If you want complete typeof-like behaviour, you would have to use RTTI (run-time type information). On many compilers you have to explicitly activate usage of RTTI, as it incurs run-time overhead.

Then you can use typeid or dynamic_cast to find an object's type.

If you don't want to use typeid, you'd have to use inheritance, pointers and/or overloads. Boost might help you, but it's not too hard.

Example 1:

class Iplugin { ... }

class Plugin1 : public Iplugin { ... }
class Plugin2 : public Iplugin { ... }

void getplugins(Iplugin* p) {
    // ... you don't know the type, but you know
    // what operations it supports via Iplugin

void getplugins(Plugin1& p) {
    // expliticly handle Plugin1 objects

As you can see there are several ways of avoiding usage of RTTI and typeid.

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It is important that the casting taking place is over a class with a vtable - RTTI depends on it to perform dynamic_cast. – fbrereto Oct 8 '09 at 20:17
I don't think that RTTI incurs a runtime overhead. Rather the generated code is slightly larger, because the per class extra information needs to be stored with the vtable. As mentioned, class must have a vtable. Such a class should almost always have a virtual destructor (which also ensures that it has a vtable). – TrayMan Oct 8 '09 at 20:28
indirectly it can cause runtime overhead due to the larger code size. – rlbond Oct 8 '09 at 21:06

Designing around this problem would be the best choice. Good use of object orientation can usually help but you can always create your own system for querying the type of an object by using a base class which stores an identifier for each object, for instance.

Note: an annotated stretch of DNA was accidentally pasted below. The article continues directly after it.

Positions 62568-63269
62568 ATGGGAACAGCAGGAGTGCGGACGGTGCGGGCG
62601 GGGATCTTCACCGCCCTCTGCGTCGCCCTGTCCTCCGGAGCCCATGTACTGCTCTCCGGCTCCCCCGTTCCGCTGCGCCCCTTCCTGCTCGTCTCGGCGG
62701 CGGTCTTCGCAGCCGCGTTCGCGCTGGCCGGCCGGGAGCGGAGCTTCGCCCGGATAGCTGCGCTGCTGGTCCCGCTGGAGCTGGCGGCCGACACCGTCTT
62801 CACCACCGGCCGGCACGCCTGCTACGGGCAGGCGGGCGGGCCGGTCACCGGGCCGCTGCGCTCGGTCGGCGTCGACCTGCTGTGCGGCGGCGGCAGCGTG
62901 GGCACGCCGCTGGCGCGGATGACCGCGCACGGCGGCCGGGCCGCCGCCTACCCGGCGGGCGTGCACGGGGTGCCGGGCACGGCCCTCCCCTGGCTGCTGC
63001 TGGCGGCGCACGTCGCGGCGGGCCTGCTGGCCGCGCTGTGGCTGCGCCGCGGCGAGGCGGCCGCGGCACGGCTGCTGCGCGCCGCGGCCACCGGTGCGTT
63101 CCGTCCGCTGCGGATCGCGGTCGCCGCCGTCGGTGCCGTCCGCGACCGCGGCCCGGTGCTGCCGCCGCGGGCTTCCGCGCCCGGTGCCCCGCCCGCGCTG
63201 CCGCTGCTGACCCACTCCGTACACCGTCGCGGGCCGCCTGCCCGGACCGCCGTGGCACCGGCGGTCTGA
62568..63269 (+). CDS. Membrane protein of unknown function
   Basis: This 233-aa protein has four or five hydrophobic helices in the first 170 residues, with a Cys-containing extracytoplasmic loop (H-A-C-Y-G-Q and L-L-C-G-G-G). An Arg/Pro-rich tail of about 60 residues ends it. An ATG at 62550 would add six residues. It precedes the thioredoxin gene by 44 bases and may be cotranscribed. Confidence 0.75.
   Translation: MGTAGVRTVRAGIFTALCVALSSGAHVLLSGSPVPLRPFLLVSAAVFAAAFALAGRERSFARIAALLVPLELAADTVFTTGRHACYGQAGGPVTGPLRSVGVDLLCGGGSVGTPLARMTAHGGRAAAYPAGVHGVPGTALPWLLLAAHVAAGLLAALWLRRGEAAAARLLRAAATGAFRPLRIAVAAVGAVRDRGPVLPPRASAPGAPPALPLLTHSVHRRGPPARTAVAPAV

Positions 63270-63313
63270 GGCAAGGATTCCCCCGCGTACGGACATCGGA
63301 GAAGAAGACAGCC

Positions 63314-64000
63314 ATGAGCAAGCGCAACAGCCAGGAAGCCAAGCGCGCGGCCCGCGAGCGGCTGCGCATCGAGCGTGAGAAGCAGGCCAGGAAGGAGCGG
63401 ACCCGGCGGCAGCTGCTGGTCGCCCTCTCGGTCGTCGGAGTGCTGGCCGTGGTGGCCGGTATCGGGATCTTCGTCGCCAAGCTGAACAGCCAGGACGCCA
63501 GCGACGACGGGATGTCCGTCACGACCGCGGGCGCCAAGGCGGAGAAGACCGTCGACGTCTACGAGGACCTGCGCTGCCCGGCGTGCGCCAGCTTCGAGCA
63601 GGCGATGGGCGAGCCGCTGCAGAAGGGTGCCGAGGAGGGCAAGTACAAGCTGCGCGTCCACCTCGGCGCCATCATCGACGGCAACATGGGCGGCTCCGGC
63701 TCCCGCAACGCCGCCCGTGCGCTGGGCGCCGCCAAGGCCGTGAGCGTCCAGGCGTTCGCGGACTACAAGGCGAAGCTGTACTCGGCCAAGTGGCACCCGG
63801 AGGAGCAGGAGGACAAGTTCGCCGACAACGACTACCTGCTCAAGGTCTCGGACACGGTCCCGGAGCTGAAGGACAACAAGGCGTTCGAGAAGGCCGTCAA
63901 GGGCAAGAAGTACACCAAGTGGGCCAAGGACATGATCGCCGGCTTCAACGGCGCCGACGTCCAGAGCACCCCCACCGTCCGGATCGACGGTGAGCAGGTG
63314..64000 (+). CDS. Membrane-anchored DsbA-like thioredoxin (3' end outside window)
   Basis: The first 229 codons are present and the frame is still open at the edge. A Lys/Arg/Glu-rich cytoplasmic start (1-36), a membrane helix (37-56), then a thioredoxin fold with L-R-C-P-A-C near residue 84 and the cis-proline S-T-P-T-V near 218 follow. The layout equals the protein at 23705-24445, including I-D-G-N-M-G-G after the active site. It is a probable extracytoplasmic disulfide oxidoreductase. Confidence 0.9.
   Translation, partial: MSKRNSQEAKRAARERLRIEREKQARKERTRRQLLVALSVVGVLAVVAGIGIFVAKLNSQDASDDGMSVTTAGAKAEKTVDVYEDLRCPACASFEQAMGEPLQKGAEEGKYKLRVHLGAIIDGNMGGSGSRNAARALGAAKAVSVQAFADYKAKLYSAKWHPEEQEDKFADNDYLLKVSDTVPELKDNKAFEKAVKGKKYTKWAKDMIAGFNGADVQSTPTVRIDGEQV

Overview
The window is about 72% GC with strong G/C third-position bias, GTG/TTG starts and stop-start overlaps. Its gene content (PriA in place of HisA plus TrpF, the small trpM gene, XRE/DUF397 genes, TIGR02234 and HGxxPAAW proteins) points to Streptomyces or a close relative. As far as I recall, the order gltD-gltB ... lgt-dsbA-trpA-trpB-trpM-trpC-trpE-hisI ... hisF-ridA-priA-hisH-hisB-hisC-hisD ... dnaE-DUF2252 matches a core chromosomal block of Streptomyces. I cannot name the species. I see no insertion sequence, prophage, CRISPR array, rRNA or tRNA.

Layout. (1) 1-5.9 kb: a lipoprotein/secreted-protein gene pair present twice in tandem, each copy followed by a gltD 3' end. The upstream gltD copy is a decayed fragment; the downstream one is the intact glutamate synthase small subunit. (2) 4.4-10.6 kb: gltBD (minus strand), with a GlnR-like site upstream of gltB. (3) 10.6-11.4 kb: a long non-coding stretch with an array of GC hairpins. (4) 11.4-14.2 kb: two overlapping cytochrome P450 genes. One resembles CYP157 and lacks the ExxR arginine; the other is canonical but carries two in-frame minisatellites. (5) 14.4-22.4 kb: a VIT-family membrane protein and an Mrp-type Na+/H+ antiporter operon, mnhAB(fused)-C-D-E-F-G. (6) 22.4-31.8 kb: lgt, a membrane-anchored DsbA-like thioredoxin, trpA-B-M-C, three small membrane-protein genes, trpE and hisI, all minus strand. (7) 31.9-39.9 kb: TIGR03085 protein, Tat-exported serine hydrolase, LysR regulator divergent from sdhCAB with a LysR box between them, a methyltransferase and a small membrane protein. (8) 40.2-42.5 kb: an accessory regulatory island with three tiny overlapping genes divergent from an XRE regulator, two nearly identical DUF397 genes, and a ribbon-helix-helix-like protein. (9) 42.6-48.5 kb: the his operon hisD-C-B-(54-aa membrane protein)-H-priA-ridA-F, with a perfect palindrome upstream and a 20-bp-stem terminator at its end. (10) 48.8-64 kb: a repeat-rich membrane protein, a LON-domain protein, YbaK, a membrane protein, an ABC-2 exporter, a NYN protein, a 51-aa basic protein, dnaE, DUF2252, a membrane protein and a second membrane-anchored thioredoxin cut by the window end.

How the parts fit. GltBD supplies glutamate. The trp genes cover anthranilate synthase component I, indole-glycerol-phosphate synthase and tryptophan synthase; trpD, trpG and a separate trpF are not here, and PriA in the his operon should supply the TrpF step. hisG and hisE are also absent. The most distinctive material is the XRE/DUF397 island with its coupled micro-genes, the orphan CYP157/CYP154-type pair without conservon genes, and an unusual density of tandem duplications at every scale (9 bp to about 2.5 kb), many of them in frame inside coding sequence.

Always try to avoid using dynamic_cast as it most often uses string comparison to find the type of an object and that makes it really slow.

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You can use typeof() in GCC. With other compilers, it's either not supported or you have to do crazy template mangling or use "bug-features" that are very compiler specific (like the way Boost does it).

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Boost does have a typeof. C++ 0x doesn't call it typeof, but has both 'auto' and 'decltype' that provide the same kinds of functionality.

That said, I'm pretty sure none of those provides what you're really looking for in this case -- at most, they provide only a small piece of what you need/want overall.

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Surely you would just use overloading?

static PluginManager::GetPlugins(Type1 &x) {
  // Do something

static PluginManager::GetPlugins(Type2 &x) {
  // Do something else

and then call:

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Not directly answering the "how to get typeof() in C++", but I infer from your question that you are looking at how to do plugins in C++. If that's the case, you may be interested in the (not-yet)Boost.Extension library, and maybe in its reflection part.